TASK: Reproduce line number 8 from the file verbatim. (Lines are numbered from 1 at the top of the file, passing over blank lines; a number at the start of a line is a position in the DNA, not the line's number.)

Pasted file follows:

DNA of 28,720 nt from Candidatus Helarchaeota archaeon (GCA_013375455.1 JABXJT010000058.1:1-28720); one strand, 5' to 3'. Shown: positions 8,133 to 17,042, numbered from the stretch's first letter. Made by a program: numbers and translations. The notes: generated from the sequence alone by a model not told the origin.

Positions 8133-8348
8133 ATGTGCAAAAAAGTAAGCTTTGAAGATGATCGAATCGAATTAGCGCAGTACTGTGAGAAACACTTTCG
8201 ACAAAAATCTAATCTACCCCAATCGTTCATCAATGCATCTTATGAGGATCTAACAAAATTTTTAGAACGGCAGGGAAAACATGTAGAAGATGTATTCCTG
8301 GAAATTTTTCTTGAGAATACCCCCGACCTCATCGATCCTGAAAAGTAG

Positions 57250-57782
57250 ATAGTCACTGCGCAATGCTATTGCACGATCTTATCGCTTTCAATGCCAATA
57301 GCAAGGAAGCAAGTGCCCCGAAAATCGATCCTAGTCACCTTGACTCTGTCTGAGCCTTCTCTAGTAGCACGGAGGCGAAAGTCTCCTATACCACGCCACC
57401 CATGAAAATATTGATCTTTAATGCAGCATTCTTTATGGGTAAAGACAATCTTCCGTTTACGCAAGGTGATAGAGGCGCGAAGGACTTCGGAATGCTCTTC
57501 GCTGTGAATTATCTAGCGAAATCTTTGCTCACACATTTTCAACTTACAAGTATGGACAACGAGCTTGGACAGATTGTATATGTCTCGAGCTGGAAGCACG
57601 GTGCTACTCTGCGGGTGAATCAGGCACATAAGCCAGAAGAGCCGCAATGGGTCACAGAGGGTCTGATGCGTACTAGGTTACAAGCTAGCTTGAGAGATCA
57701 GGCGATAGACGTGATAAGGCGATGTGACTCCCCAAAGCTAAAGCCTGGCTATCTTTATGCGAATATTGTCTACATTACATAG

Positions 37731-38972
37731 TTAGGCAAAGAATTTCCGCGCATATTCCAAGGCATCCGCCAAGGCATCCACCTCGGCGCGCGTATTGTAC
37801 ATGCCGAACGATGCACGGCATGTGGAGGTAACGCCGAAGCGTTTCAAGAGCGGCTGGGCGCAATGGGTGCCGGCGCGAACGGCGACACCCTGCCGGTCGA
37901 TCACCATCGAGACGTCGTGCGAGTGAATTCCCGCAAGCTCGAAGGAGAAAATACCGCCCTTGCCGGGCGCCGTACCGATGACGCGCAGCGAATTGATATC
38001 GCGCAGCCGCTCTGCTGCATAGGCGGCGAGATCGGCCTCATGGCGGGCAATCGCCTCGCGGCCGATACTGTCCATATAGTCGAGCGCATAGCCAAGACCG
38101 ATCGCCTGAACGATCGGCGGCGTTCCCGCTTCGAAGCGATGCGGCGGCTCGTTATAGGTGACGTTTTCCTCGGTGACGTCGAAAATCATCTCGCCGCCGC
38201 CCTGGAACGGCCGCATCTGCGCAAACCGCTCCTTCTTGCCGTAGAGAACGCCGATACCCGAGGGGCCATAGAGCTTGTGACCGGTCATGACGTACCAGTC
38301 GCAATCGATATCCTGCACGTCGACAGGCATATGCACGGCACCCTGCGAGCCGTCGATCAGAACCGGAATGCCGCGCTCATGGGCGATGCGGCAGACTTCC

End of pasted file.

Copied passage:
57301 GCAAGGAAGCAAGTGCCCCGAAAATCGATCCTAGTCACCTTGACTCTGTCTGAGCCTTCTCTAGTAGCACGGAGGCGAAAGTCTCCTATACCACGCCACC